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posted by Teresa Coles Sep 22,2010 @ 12:33PM

Social media in healthcare: people + planning before posting

Putting up a Facebook page does not constitute a social media strategy for a healthcare organization. Social media is but one part of an overall inbound marketing program that can help pull people to your healthcare brand, and it uses the power of community and conversation to do so. Authentic healthcare brands understand this dynamic and take the time to consider what motivates people—those inside your organization and the consumers you serve—to interact within this space. Combine this audience insight with proper policy planning, and the odds of a successful social media strategy will increase exponentially.

Consider these planning steps and resources before you start creating social media channels for your healthcare organization:

1. Listen to what people are already saying about you. There are a number of tools available you can use to monitor conversations about your brand and healthcare as a whole. They range from the basics such as Google Alert and Twitter searches to more comprehensive platforms such as Trackur, SocialMention and Addictomatic. By listening to the people around you first, you can gain insights that can help you develop relevant strategies for content development.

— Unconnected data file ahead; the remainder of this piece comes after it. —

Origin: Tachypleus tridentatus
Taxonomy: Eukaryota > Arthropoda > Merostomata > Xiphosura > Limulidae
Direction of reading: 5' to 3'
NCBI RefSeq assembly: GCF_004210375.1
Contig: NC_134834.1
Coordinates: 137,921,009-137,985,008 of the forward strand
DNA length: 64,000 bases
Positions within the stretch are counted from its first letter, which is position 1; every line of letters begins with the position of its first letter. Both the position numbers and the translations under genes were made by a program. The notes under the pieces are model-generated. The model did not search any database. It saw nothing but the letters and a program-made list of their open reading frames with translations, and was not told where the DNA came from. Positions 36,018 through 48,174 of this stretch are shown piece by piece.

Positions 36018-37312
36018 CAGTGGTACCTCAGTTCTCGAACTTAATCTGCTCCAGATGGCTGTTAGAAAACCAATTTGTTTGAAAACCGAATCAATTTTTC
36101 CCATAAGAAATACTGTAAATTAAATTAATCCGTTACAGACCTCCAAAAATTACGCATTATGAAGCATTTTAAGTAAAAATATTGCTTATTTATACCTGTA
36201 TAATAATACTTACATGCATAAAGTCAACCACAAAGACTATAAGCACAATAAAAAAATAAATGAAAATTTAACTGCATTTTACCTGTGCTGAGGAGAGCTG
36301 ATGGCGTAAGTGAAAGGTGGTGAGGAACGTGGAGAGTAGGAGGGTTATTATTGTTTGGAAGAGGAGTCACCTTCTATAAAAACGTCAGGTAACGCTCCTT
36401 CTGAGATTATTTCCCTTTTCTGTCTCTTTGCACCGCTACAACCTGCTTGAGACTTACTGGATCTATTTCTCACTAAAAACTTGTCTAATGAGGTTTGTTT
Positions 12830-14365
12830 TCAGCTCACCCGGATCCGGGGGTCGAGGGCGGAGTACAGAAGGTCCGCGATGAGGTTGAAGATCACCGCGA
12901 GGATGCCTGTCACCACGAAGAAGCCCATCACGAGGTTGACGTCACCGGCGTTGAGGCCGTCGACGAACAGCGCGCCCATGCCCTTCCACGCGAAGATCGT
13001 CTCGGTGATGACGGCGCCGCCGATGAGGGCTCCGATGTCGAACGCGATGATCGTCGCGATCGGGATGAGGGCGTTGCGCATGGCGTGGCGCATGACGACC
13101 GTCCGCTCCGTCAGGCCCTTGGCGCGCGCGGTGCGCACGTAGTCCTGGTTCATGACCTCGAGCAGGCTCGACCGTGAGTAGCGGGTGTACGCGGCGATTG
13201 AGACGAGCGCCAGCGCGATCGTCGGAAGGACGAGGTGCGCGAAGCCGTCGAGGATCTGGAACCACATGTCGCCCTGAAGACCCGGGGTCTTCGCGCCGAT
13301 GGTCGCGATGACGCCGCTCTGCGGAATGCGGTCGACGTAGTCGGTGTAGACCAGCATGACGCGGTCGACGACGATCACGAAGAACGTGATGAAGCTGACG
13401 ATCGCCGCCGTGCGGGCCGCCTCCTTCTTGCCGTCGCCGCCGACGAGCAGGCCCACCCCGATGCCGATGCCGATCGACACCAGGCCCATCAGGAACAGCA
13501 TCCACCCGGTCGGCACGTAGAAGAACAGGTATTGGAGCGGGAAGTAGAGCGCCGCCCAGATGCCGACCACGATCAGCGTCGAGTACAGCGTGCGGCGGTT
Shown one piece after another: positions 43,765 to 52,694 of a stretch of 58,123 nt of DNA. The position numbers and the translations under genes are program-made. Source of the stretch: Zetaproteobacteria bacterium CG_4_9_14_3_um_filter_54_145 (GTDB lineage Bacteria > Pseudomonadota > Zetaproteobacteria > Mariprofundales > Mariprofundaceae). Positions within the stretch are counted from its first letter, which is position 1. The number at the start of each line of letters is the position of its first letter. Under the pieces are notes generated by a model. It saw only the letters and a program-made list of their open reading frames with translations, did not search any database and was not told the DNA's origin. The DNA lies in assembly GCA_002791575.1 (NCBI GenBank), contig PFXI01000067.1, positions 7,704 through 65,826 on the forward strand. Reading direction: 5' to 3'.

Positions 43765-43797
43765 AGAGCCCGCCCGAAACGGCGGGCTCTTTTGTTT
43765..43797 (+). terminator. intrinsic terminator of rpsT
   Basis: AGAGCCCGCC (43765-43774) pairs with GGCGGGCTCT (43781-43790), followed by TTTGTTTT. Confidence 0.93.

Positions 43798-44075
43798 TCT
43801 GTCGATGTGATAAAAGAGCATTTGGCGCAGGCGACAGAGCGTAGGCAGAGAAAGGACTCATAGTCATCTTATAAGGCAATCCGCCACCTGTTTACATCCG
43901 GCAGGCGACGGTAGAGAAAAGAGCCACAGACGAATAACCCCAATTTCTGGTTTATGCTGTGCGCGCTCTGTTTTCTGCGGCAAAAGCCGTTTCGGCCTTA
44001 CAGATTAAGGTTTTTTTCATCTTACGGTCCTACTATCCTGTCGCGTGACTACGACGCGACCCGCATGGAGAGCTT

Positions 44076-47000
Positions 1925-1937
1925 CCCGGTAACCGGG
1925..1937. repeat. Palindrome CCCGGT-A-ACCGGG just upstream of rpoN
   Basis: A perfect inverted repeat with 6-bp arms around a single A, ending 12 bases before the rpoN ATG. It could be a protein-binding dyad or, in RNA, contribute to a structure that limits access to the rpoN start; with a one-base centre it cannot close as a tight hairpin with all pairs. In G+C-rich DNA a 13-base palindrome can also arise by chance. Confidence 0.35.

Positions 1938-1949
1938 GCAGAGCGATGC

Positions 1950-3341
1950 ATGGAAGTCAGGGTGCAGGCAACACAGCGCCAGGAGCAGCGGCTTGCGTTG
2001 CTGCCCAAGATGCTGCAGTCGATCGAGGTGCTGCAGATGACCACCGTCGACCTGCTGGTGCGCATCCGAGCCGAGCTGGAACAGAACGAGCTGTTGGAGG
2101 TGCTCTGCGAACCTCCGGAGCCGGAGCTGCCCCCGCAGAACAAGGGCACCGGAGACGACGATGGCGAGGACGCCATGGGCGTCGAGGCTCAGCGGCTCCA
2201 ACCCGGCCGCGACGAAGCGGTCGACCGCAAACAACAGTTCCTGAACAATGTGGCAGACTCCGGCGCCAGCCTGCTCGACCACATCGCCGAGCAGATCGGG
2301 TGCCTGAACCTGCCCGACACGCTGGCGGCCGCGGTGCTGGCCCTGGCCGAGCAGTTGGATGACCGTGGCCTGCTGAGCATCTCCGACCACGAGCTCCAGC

2. See who's doing it right out there. We're a big fan of Ed Bennet, a web strategist at the University of Maryland Medical System. Ed understands that social media is no longer a marketing luxury, but the new standard in responsible communications—and he doesn't shy away from telling you that. Check out his Found in Cache, a social media resource for healthcare professionals. In addition to some inspiring case studies, you'll find a list of social media policies developed by a number of hospitals and other healthcare related groups.

3. Develop a social media policy that acknowledges the power of employees as brand advocates. We love this post from Bill Weider, CandidCIO, whose willingness to put a draft of his healthcare organization's social media policy right there on his blog—and ask for feedback on it—epitomizes the spirit of open source collaboration among professionals. Secondly, we applaud his acknowledgement of employees as the strongest online influencers a healthcare brand can have.

4. Address and protect patient confidentiality and routing of clinical questions. The University of Texas: M.D. Anderson Cancer Center does a nice job of specifying social media protocols as it relates to patient confidentiality, and provides instructions for appropriate routing of clinical questions. Mayo Clinic also provides easy-to-understand guidelines to employees on appropriate participation in blogs and other social media channels. Posting the guidelines within the blog, for all to see, is reflective of Mayo's open attitude toward social media and appeals to the employees' sense of goodwill toward patients.